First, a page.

Among the winners at the Grammy Awards in February 1968, in the three important categories of jazz, pop and classical, were three performances that were in some way fertilized by Hindustani music: Duke Ellington’s Far East Suite, the Beatles’ Sgt Pepper’s Lonely Hearts Club Band, and Ravi Shankar and Yehudi Menuhin’s West Meets East. It was perhaps an annus mirabilis for Indian classical music, capping such an active decade of its encounter with the Western consciousness that, two years earlier, British pop singer Steve Marriott had exasperatedly remarked: “We’ll be able to get plastic sitars in our cornflakes soon.”
In Bhaivrai: The Global Impact of Indian Music, Peter Lavezzoli aims to chart that encounter, in the years before and since 1968. To do so, he reprises a technique he earlier employed in writing about Ellington, telling the story of how Ellington (or, in this case, classical Indian music) influenced individual musicians by telling the stories of their lives and art. This unfortunately necessitates very frequent and very basic doses of potted history, gleaned from the battery of secondary sources listed in the bibliography and rewritten unimaginatively.
Maestro at work: Lavezzoli’s interview with Pandit Ravi Shankar is one of the best sections of the book. Deshakalyan Chowdhury / AFP
Bhairavi, thus, always seems to be in danger of toppling into the chasm of yawns that is reserved for dry narrations of names and dates, although it is finally held back from that fate by Lavezzoli’s own primary research: interviews with musicians and personal interpretations of trends and influences.
In roughly chronological order, Bhairavi takes a roll-call of musicians who helped spread Indian music in the West, interviewing them when possible. Lavezzoli writes about Ali Akbar Khan, the sarod maestro who starred on the first-ever Indian classical LP record; about the mathematical polyrhythms of tabla players Alla Rakha and Zakir Hussain; about the compositions of Philip Glass; about the modal improvisations of rock pioneers such as Grateful Dead and of jazz giants such as John Coltrane; about, of course, George Harrison’s love for the sitar and India; of the electronic beat experiments of Talvin Singh and Cheb i Sabbah.
The two most striking musicians on this list—Harrison and Coltrane—were of course no longer available to be interviewed, which is immensely unfortunate. As consolation, Lavezzoli offers us some of their views recorded elsewhere, and he ably captures the experience of their musical transitions.
Much of the quality of Lavezzoli’s interview material is inconsistent. His final full chapter—the tihai, if you will—is a lively interview with Ravi Shankar, whom the book justifiably identifies as the fulcrum of the Indian music revolution in the US. Shankar is eloquent and forthright, capturing the development of Hindustani gharanas in one response far better than Lavezzoli does over the entire book, and readily condemning the gimmicky and the compromised in modern music. “Anything is accepted now... Any music, any sound, either in chord or dischord (sic), even out of tune,” Shankar says crushingly. “We have reached a dangerous crossroads, and the danger is the survival of our classical music.”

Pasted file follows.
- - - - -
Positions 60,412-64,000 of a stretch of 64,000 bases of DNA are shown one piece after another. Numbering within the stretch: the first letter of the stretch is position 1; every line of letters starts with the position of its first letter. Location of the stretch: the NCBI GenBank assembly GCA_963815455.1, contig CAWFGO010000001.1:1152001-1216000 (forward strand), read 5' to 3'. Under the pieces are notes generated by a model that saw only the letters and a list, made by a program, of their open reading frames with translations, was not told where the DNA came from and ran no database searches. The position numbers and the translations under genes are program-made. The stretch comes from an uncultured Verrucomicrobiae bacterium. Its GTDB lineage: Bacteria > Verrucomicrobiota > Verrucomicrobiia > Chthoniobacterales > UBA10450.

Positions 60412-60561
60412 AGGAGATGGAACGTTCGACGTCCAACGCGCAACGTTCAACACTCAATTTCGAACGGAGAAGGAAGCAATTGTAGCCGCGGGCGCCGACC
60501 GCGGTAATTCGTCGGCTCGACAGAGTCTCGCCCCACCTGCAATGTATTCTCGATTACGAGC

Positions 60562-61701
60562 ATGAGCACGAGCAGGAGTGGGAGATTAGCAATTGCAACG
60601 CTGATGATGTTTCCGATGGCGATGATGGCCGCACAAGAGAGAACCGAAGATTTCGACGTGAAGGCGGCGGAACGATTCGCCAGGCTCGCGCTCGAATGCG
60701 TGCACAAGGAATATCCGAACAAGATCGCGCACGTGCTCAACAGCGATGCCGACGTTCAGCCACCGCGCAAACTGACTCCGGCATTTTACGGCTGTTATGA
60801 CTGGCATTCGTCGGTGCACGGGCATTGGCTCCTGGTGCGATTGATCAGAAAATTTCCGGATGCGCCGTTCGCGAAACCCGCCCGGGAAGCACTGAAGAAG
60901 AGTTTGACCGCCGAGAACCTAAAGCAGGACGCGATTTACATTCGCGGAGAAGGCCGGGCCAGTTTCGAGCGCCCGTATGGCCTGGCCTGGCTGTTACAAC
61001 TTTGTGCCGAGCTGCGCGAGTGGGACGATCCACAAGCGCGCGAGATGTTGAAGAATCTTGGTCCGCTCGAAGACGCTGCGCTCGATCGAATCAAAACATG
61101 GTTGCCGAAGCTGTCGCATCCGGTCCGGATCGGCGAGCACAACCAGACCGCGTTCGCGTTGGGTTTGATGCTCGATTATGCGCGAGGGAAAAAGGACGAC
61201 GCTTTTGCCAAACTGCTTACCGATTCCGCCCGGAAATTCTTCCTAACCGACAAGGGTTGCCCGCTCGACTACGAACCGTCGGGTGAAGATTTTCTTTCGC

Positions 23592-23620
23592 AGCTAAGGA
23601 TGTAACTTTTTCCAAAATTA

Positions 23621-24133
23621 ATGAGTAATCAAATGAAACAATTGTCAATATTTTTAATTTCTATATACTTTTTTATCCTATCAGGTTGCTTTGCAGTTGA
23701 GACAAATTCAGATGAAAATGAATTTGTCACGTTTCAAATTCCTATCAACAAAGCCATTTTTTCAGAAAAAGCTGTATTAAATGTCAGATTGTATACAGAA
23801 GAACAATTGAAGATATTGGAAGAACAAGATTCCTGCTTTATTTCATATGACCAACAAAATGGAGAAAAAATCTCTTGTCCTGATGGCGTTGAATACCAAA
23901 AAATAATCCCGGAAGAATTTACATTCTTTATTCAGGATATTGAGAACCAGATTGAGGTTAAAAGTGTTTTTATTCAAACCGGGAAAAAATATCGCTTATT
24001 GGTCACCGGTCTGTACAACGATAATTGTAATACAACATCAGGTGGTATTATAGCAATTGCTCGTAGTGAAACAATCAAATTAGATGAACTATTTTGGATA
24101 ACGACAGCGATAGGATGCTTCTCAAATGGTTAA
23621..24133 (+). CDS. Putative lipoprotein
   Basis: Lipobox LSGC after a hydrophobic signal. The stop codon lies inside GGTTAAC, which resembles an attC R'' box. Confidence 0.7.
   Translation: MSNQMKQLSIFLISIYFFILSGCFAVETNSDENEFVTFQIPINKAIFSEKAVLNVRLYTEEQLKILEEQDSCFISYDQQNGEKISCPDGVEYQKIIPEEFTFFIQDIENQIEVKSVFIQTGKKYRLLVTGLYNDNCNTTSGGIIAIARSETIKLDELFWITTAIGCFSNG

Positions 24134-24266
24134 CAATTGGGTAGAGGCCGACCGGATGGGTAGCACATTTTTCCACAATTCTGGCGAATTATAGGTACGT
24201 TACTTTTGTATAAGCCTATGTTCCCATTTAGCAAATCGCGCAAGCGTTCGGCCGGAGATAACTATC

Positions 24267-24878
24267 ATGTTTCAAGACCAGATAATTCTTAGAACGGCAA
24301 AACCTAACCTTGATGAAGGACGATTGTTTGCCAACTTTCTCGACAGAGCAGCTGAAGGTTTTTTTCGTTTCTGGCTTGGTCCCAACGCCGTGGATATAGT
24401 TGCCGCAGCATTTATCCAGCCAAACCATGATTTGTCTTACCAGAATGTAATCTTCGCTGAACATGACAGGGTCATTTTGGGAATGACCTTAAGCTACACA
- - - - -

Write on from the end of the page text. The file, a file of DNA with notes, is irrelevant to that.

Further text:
Bhairavi—The Global Impact of Indian Music: HarperCollins, 430 pages, Rs450.
But other musicians settle for banalities, and this is partly the fault of the questions posed to them. In every interview, for instance, Lavezzoli insists on asking, in various woolly iterations: “Do you see a connection between Indian music and world peace?” Deservedly, he gets only platitudes in return. Perhaps believing that Indian classical music cannot be discussed without reference to its spiritual roots, he frequently abandons musicology to toy with notions of God and the divine sound. Can devotional music be a pathway to God, Lavezzoli inquires of the guitarist John McLaughlin. He receives, in answer, a curt, “That question is unanswerable by me.”
What we would have loved Lavezzoli to do is more of what he does best: Simply talk about the music. As a professional percussionist and singer, and as a student of tabla and dhrupad, Lavezzoli has a natural empathy for the invisible grind of making music and an ear that can pick apart an edifice of sound to examine how it was put together. His discussions on Harrison’s India-touched songs, such as Norwegian Wood, Love You To and The Inner Light, or on Coltrane’s gorgeous four-movement suite A Love Supreme are lucid deconstructions of the music and of how its elements were conceived. Pleasingly, the book’s sharpest insights into the creative process come, in the end, through the music itself.